• Neetika Gandhi

Evolution of SEP litigation in India



The term ‘SEP’ has become widely known owing to the recent wars between smartphone manufacturers around the globe. In India, a patent holder has an exclusive right over a patent protecting its invention as per the Patents Act (1970). Further, the patent holder is under no obligation to license its invention. While the rights granted to an SEP holder are no different, judicial precedents and industry requirements have noted that unencumbered and unregulated exclusive rights conferred to SEP holders may defeat the object of making standards available to all for public use. Indian jurisprudence on SEPs is still at a nascent stage – until now only one case had been decided in a full trial.


Ericsson as the torch bearer of SEP litigation in India


The first SEP dispute in India was Telefonaktiebolaget Lm Ericsson (Publ) v Mercury Electronics, in which Ericsson filed an infringement suit against Mercury Electronics and Micromax Informatics Ltd, claiming infringement of its eight SEPs used in 2G, 3G and 4G devices. The single-judge bench of the Delhi High Court granted an ex parte injunction in favour of Ericsson. Micromax’s appeal to the division bench of the court was dismissed and, in the meantime, the two parties – pursuant to the court’s order – entered into an interim agreement whereby Micromax agreed to pay royalties at the rate demanded by Ericsson. Thereafter, Micromax filed information before the Competition Commission of India (CCI), alleging that Ericsson had abused its dominant position by demanding an exorbitant royalty rate. Micromax argued that Ericsson had arbitrarily imposed royalties on the basis of the sale price of the phone, when they should be charged on the basis of the value of the technology/chipset used in the phone. The CCI concluded that Ericsson held a dominant position in the market for the devices in which its SEPs were essential for implementing the standard. The CCI further held that the royalty rates being charged by Ericsson had no link to the patented product and were contrary to what is expected from a patent owner that holds licences on FRAND terms. The CCI therefore ordered an investigation into the matter.


Ericsson challenged the CCI’s order before the Delhi High Court on the ground that the CCI had no jurisdiction in the matter and the vide order restrained the CCI and its director general from passing any final order in the matter.


In an order dated 30 March 2016, the Delhi High Court recognised the CCI’s jurisdiction to investigate whether Ericsson had abused its dominant position in the relevant market. Meanwhile, the Ericsson and Micromax entered into a global patent licence agreement outside of court, thereby putting an end to the long-running dispute. Micromax also withdrew the information filed before the CCI against Ericsson after signing a non-disclosure agreement.


Ericsson also filed similar cases claiming infringement of its SEPs against Intex Technologies (India) Limited and Xiaomi Technology. In both cases, the Delhi High Court took a similar view and passed similar orders based on the principle followed in Micromax.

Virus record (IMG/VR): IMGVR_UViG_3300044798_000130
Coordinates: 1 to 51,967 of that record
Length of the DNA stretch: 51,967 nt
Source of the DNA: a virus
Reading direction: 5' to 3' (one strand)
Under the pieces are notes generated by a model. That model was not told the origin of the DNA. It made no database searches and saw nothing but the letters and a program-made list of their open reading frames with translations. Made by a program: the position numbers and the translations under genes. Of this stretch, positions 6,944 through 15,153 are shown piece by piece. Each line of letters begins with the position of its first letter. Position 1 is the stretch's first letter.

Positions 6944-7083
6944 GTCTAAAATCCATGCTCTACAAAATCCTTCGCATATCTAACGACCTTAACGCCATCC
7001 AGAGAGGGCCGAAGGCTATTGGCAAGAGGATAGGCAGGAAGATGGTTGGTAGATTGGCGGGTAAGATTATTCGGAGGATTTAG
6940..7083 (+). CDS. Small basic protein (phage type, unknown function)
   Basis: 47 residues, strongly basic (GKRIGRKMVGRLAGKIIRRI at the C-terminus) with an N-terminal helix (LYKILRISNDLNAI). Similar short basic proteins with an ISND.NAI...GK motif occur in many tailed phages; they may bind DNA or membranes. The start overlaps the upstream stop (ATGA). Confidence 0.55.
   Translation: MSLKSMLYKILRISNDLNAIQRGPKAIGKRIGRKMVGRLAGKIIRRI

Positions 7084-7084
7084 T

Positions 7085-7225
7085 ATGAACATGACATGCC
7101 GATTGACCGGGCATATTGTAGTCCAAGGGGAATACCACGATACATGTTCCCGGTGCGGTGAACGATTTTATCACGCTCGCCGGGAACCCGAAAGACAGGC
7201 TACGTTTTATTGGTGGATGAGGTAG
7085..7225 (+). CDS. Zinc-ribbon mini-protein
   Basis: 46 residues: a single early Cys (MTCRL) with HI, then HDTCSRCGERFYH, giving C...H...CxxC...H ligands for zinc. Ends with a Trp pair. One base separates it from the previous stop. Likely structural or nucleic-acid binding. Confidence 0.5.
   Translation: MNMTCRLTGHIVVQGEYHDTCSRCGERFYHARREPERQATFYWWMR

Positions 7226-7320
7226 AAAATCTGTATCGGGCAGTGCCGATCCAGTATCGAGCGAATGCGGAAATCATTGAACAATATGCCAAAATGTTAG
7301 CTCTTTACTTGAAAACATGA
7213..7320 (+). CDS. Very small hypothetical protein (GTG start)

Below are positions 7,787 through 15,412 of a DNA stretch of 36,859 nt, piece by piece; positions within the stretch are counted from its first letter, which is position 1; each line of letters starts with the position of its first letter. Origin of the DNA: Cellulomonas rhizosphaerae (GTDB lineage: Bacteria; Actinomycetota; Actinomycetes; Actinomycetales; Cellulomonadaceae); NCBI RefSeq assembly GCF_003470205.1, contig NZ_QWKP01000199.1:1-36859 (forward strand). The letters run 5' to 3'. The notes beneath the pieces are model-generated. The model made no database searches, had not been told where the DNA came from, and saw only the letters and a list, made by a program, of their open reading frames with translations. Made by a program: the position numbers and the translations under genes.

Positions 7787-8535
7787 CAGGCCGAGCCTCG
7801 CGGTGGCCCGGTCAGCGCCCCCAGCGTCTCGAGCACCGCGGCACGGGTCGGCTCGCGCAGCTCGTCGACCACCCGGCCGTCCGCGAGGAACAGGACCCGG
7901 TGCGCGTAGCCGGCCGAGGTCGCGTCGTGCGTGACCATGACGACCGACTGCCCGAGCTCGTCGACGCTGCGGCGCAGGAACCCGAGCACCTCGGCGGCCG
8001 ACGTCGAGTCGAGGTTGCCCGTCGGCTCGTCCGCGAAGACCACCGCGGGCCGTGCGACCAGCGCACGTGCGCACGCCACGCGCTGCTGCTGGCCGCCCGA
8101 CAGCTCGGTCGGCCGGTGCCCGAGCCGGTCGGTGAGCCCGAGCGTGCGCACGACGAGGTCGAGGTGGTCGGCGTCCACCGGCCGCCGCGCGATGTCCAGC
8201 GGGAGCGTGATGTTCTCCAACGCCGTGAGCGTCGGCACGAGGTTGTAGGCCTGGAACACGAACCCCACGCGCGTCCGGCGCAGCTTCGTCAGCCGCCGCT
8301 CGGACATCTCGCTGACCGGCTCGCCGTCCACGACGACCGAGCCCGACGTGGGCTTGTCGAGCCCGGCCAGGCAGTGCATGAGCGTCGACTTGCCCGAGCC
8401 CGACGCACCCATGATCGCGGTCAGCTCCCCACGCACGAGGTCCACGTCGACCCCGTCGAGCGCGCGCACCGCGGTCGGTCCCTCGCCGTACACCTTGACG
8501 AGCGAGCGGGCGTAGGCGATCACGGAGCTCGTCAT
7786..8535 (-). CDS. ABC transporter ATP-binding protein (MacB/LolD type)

India’s first post-trial judgement in an SEP suit


In 2018 the Delhi High Court delivered India’s first post-trial judgement in an SEP suit in Koninklijke Philips Electronics NV vs Rajesh Bansal. In 2009 Philips filed two patent infringement suits claiming that the defendants were importing DVD player components manufactured using its patented technology and assembling them in India. Philips contended that the defendants had infringed its essential DVD video player patent (No 184753), which is an essential patent corresponding to the registered US Patent 5696505 and European Patent 745254B1. The defendants contended that they had procured the components from authorised licensees of Philips; hence, they were not infringing any patent belonging to Philips. While ruling in favour of Philips, the court held that Philips’s patent was essential for the DVD standard, accepting the essentiality certificates granted to the company’s US and EU patents. With regard to infringement, the court held that contrary to the submissions, the defendants were unable to establish that the components were imported from authorised licensees of Philips. Further, the court held that the fact that the defendants had not obtained a licence from Philips to use its SEP prima facie led to the finding of infringement, as the defendants’ products complied with the standard. The court further relied on the product-claim analysis of the defendants’ products. With regard to the applicable licence fee, the defendants were unable to adduce any evidence to prove that the licence fee charged by Philips was not on FRAND terms. Thus, the court fixed the royalty rates as proposed by Philips.


SEPs grant significant leverage to their holders as they have the power to decide the terms on which to grant licences to their patents. Although SEP holders must grant licences on FRAND terms, so far, SEP litigations in India leave much to be answered, considering that none of the aforementioned disputes went into discussing how to determine FRAND terms for SEPs or devising a methodology for the same. Further, the role of the CCI in conducting investigations and fixing royalty rates for SEPs has been left in limbo. Another peculiarity has been the court’s fixing of interim royalties on the basis of the net sale price of a downstream device, rather than the value of the patented product, as ultimately the higher royalties will be paid out of the end customers’ pocket. It is thus hoped that evolving SEP-related jurisprudence in India will immensely help in determining these core issues.




The article was originally posted on www.iam-media.com on August 26, 2020 and can be accessed here.

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